I enclose below the video and transcript of “Heart,” which will air in the Des Moines and Cedar Rapids markets, according to a campaign news release. The spot is a good way for Glasson to distinguish herself from the rest of the field. Among her six rivals for the nomination, only Jon Neiderbach is also on record supporting single-payer health care. Neiderbach is unlikely to have the funds for substantial television advertising before the primary, though. I am seeking further details on how Glasson envisions creating a state-level universal health care system to replace private insurance and will update this post as needed.

Glasson is the third Democratic gubernatorial candidate to run tv ads this year, after Fred Hubbell and Nate Boulton. Two factors are driving the unusually early start for paid advertising. The upcoming Iowa precinct caucuses will be the first step in a convention process that may select the Democratic nominee, if no candidate receives at least 35 percent of the vote in the June 5 primary. In a departure from usual practice during non-presidential years, many Democratic caucuses will divide into preference groups based on the governor’s race on February 5. Field organizers and volunteers for the various contenders are working hard to turn their people out, because supporters of viable candidates will be able to elect county convention delegates.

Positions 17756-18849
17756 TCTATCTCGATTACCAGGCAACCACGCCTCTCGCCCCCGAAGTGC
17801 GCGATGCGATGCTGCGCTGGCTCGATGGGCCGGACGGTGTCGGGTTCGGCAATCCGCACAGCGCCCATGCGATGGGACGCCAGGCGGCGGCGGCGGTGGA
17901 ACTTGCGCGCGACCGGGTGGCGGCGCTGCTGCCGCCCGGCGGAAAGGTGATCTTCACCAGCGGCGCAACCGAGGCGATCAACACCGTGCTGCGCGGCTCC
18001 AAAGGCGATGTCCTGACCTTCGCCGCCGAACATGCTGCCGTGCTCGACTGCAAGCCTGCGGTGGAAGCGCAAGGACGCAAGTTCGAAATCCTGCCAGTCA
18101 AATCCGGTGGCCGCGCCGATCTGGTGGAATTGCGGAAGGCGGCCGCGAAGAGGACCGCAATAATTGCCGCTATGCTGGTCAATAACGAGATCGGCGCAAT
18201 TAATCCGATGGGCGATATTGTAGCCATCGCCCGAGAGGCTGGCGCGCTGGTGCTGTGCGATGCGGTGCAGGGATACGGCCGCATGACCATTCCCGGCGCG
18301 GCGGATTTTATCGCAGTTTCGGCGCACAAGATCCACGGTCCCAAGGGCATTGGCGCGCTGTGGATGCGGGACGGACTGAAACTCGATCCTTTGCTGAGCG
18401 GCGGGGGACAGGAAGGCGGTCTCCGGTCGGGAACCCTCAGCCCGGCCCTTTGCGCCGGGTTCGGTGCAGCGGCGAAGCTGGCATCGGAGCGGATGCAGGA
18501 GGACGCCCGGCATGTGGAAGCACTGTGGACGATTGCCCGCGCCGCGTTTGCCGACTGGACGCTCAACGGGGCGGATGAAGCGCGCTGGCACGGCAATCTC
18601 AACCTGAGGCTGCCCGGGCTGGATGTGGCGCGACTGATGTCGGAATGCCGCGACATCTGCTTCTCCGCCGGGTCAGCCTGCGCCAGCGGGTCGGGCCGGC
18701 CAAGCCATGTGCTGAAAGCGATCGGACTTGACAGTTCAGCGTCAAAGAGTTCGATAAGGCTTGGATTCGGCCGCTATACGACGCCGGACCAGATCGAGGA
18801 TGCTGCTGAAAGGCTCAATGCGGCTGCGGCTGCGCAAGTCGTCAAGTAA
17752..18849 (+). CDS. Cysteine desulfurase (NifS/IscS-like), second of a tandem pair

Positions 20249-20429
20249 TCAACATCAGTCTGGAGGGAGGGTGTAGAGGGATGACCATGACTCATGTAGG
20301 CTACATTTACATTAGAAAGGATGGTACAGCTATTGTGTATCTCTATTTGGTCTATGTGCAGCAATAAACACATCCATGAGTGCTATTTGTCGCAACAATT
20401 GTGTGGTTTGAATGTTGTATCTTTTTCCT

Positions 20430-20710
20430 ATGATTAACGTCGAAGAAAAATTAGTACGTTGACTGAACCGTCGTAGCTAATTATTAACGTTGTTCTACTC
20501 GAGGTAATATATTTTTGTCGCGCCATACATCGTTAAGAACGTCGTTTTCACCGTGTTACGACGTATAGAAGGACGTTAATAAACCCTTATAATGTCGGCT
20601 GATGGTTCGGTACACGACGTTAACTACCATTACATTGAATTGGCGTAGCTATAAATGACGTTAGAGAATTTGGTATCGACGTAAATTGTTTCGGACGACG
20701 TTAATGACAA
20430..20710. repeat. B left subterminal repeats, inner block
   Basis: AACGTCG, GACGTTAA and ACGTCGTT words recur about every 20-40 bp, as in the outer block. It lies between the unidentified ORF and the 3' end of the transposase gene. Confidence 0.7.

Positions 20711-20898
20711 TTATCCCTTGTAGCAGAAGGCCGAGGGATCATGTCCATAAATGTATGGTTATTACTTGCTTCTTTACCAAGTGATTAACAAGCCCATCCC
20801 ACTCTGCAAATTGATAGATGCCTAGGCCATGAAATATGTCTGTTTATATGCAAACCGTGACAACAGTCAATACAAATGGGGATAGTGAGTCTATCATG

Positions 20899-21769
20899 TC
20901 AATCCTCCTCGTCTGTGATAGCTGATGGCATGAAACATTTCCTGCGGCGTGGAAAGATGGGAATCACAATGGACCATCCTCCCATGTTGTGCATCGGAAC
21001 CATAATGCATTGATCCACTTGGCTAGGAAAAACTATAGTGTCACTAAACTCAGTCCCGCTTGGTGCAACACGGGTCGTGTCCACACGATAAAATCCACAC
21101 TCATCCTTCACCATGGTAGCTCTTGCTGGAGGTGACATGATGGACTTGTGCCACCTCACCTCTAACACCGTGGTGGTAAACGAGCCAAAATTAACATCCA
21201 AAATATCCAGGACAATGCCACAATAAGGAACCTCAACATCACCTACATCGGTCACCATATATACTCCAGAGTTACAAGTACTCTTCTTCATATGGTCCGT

Glasson can afford to pay for television commercials now without depleting her resources. Entities affiliated with the Service Employees International Union have contributed at least $1.8 million to her campaign so far, Iowa Starting Line reported on January 16.

UPDATE: Our Revolution, the national group that grew out of Bernie Sanders’ presidential campaign, endorsed Glasson on January 18. In a statement, executive director Shannon Jackson said, “We are proud to support a progressive candidate like Cathy who has such strong ties to the labor community. From her work with the SEIU, to her activism on issues like raising the minimum wage and providing universal health care, Cathy has set herself apart from the competition. Having lived in Iowa her entire life, Cathy knows the needs of the working-class people of all backgrounds. Cathy is a proven leader who will work to ensure all Iowans have access to a good paying job, affordable housing, and quality health care.”

The Iowa CCI Action Fund, which endorsed Glasson in September, announced on January 18 that it will spend $40,000 to support her campaign over the next five months. “The funds will go towards statewide communications as well as grassroots field organizing in seven key counties: Story, Boone, Hardin, Sac, Guthrie, Adair, and Poweshiek.” The SEIU political action committee donated $30,000 to Iowa Citizens for Community Improvement in October, funds that will support Iowa CCI’s state PAC. I sought comment from CCI on the funding and endorsement process; scroll to the end of this post for the group’s reply.